“The beauty of sky, music, and the belief in ‘extraordinary things’ triumph in this whimsical and magical tale” (Publishers Weekly) about a girl in search of her past who discovers a secret rooftop world in Paris.
Everyone thinks that Sophie is an orphan. True, there were no other recorded female survivors from the shipwreck that left baby Sophie floating in the English Channel in a cello case, but Sophie remembers seeing her mother wave for help. Her guardian tells her it is almost impossible that her mother is still alive—but “almost impossible” means “still possible.” And you should never ignore a possible.
So when the Welfare Agency writes to her guardian, threatening to send Sophie to an orphanage, they takes matters into their own hands and flee to Paris to look for Sophie’s mother, starting with the only clue they have—the address of the cello maker.
Evading the French authorities, she meets Matteo and his network of rooftoppers—urchins who live in the hidden spaces above the city. Together they scour the city in a search for Sophie’s mother—but can they find her before Sophie is caught and sent back to London? Or, more importantly, before she loses hope?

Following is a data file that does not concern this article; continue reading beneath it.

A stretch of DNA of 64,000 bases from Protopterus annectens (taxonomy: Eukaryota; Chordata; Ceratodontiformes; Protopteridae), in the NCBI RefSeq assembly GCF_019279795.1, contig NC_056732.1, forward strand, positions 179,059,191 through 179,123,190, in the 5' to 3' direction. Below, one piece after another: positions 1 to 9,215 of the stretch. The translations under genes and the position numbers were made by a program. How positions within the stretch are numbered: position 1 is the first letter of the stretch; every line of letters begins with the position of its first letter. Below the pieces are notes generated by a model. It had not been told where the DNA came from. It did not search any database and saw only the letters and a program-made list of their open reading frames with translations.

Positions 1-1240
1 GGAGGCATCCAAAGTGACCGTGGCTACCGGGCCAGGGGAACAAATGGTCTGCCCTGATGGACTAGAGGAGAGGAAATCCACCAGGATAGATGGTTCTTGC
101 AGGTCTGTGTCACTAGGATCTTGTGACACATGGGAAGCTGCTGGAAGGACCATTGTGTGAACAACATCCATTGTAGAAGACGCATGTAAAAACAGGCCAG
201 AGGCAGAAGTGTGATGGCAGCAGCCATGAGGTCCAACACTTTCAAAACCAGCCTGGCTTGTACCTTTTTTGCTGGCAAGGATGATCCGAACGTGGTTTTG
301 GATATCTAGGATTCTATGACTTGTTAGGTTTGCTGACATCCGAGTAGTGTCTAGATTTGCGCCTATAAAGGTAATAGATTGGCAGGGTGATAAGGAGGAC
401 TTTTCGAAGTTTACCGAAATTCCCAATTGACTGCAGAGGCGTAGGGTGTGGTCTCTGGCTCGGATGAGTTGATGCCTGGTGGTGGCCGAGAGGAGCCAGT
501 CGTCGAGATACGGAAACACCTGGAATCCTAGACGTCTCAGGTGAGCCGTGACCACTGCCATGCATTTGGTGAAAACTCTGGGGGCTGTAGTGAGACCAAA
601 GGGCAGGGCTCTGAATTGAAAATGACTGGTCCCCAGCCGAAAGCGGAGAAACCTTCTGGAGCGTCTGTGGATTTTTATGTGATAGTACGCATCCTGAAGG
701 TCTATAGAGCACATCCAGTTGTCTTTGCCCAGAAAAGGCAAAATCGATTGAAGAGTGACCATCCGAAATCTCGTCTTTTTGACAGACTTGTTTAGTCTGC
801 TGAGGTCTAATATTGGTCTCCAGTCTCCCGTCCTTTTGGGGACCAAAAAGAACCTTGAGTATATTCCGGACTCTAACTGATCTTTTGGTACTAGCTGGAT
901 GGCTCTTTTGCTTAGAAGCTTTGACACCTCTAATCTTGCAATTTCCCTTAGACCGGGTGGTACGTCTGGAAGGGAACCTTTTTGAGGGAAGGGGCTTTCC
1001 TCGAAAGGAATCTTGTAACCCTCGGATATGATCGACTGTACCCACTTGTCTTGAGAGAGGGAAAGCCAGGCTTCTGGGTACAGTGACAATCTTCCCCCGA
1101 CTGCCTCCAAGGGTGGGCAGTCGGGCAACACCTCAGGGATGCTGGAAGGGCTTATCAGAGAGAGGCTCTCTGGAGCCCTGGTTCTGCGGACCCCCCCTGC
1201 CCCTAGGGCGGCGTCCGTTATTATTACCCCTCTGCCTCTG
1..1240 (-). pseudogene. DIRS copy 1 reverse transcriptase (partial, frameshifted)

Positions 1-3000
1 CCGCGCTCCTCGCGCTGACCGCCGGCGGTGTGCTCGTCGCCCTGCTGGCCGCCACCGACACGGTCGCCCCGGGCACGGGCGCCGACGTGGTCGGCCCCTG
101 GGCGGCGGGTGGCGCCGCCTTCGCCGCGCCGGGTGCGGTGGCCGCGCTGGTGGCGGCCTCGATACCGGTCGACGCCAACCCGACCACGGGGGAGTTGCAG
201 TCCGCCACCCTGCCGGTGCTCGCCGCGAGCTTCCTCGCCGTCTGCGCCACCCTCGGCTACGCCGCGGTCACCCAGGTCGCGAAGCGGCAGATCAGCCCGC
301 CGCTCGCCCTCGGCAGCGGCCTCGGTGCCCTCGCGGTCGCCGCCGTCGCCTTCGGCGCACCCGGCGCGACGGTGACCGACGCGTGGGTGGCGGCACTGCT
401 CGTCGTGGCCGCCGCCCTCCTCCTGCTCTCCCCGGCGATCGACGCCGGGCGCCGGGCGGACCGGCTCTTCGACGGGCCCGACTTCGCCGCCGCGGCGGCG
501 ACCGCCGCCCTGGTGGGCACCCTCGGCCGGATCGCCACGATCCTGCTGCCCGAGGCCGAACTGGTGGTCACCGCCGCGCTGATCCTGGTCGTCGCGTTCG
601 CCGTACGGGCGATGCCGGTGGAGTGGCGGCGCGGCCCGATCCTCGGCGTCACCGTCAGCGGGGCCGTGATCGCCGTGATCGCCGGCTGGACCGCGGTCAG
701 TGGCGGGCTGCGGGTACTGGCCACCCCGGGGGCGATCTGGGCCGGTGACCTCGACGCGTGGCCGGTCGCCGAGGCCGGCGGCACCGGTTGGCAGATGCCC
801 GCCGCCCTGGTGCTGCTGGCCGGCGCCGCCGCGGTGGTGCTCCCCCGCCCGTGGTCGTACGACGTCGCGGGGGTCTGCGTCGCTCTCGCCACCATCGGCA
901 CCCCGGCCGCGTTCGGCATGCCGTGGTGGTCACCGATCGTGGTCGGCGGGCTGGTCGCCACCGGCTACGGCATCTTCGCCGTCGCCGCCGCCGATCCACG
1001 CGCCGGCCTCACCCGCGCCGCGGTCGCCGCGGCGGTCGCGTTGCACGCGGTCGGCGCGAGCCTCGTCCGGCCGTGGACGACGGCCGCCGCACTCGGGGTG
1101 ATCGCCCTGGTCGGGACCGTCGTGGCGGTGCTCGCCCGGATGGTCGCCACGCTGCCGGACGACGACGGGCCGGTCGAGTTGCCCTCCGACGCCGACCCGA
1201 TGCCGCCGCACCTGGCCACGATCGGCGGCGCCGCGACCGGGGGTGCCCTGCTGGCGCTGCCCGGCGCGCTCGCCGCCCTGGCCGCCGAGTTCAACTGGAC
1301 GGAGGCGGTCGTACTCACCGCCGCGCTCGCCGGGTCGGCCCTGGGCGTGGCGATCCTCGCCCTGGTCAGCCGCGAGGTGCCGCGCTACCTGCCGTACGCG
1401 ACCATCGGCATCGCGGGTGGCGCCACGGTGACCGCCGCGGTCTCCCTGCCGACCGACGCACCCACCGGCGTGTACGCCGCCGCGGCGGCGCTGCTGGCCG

Phillip Pullman, author of the His Dark Materials series, calls Rooftoppers “the work of a writer with an utterly distinctive voice and a wild imagination.”
A baby found floating in a cello case in the English Channel, and Charles Maxim, a scholar and fellow survivor of a mysterious shipwreck, become an unconventional family, guided by the philosophy that You should never ignore a possible. Permissive but caring, Charles lets the baby, whom he names Sophie, write on walls, eat off books, climb things, and indulge in mother-watching as the years pass, until unwanted attention from the National Childcare Agency sends them in search of Sophie s cello-playing mother. In Paris, 12-year-old Sophie takes to the rooftops, guided by irrepressible roof-dweller Matteo, an orphanage escapee who literally shows her the ropes; in one breathtaking scene, he walks her on a tightrope between buildings ( Grip with your toes. Left. Stop. Do not look down ). Eccentric, tactile food imagery appears throughout, from Charles s pork pie served on the Bible to Matteo s fresh-cooked rat. While the children s uncanny survival skills take occasionally graphic turns, as in a brutal fight between rooftopper tribes, the beauty of sky, music, and the belief in extraordinary things triumph in this whimsical and magical tale. Ages 8 12.